• David

    Good hints and precise explanations, thank you very much. I had a nice time reading and will test your advices.

  • Marco Aurélio Rodrigues

    Really nice article. Thanks for sharing

  • http://www.sparringmind.com Gregory Ciotti

    Love this Julie, I’m actually jealous that you thought of it before me.😉

  • Yanina Piccolo

    Great! Excellent article! Thanks

  • Porkchop

    Greg, I day dream so often, now I am going to out it to some use, thank you.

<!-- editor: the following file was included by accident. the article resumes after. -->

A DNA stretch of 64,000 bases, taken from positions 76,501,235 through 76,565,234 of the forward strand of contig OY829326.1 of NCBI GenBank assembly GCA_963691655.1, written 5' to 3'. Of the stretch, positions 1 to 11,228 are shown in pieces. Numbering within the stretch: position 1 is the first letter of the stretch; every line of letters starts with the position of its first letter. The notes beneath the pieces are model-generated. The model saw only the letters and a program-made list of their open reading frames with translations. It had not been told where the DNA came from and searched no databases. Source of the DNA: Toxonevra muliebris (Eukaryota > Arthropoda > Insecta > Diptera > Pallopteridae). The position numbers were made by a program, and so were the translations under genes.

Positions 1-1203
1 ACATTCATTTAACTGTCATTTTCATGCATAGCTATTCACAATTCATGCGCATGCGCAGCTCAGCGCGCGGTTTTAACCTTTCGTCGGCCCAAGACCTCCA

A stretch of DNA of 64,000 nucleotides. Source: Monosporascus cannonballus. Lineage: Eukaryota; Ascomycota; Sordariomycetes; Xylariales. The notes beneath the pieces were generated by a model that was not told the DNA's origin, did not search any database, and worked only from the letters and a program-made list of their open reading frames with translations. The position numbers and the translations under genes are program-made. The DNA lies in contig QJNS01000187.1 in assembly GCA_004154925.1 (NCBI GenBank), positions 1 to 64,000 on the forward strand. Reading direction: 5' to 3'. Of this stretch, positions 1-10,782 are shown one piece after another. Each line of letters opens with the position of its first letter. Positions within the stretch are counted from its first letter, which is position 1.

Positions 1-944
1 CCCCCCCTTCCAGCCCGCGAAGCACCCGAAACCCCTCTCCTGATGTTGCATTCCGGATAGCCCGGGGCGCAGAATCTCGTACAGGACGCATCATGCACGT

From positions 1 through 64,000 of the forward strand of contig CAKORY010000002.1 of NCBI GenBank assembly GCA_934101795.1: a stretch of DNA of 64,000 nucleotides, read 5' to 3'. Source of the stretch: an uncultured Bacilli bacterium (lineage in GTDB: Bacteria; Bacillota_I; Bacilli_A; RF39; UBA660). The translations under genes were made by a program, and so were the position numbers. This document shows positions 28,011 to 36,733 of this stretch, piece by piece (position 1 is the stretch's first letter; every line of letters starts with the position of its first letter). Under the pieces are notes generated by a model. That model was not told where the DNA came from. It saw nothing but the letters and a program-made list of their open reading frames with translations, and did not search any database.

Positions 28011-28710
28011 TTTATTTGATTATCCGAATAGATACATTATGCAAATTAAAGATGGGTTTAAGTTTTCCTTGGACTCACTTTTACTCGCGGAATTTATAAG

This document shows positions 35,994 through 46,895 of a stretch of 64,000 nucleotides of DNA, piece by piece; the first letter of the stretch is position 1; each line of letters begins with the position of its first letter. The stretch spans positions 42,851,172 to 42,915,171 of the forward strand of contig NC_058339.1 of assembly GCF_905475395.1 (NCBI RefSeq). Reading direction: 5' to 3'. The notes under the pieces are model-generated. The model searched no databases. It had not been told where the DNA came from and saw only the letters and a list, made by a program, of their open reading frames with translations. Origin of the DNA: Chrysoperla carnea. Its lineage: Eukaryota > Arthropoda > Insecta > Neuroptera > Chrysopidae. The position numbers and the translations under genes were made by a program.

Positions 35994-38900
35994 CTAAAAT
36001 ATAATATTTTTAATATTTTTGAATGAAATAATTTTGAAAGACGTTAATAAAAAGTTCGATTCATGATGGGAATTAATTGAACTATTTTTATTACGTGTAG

• Porkchop

    Greg I day dream so often, now I will put it to some use, thank you, this was a fabulous article.

  • Ryan

    I don’t think I understand the “Counterfactual Thinking” method. What do you mean, Greg?

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Left to right: Cinematographer Barry Ackroyd and Director Adam McKay on the set of The Big Short. Photo by  Jaap Buitendijk
Illustration by Oscar Ramos Orozco.
Illustration by Oscar Ramos Orozco.